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Syria president reduces prison sentences of rebel fighters

Syrian President Bashar al-Assad [BBC profile] issued a decree Tuesday reducing prison terms by three quarters for some members of rebel forces. The decree, announced by the state news agency SANA [media website], has been condemned [Reuters report] by activists for doing nothing to free thousands of political prisoners arrested by the Syrian government both before and during the current Syrian Civil War [JURIST backgrounder]. Activists claim that tens of thousands of political prisoners including women and children are being held by the Syrian government.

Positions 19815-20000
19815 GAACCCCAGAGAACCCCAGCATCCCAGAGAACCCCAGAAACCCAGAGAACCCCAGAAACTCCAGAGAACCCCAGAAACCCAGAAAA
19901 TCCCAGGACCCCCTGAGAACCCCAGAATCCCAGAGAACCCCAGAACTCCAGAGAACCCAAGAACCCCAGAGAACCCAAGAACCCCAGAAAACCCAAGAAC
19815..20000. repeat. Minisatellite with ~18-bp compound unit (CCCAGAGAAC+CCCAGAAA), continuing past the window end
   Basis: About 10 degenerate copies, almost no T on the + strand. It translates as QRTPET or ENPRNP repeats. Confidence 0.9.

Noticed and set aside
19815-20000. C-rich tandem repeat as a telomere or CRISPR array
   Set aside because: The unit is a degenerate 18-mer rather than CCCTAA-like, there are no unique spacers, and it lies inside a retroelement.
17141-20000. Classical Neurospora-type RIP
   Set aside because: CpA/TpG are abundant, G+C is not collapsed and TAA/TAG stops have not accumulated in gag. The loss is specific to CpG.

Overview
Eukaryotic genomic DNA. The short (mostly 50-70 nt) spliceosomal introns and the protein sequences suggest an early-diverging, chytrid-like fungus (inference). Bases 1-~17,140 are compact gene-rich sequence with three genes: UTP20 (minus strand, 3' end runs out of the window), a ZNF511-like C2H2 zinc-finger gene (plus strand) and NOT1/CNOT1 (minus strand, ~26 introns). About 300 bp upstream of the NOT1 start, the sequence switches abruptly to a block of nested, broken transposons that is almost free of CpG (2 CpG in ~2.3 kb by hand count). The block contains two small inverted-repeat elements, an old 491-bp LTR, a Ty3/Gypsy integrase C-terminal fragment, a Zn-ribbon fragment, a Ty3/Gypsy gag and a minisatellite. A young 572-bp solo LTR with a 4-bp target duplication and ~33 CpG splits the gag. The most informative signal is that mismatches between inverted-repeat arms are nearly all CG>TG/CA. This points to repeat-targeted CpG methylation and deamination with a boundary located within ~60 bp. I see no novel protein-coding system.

The Syrian government has been battling opposition forces since the first protests against the Assad regime began over two years ago. Last week Human Rights Watch [advocacy website] accused the Syrian Air Force of deliberately targeting civilians in air strikes [JURIST report]. This followed a March HRW report finding that Syria's military is using widely-banned cluster munitions [JURIST report] against civilians. In February the UN High Commissioner for Human Rights Navi Pillay [official profile] said that the death toll resulting from two years of armed conflict in Syria was approaching 70,000 [JURIST report]. In January more than 50 countries asked the UN Security Council to refer the situation in Syria [JURIST report] to the International Criminal Court. A study carried out by the UN Office of the High Commissioner for Human Rights [official website] reported in January that the average number of deaths per month has increased significantly [JURIST report] since the summer of 2011, where the average was approximately 1,000 per month, to an average of 5,000 deaths per month since July 2012.

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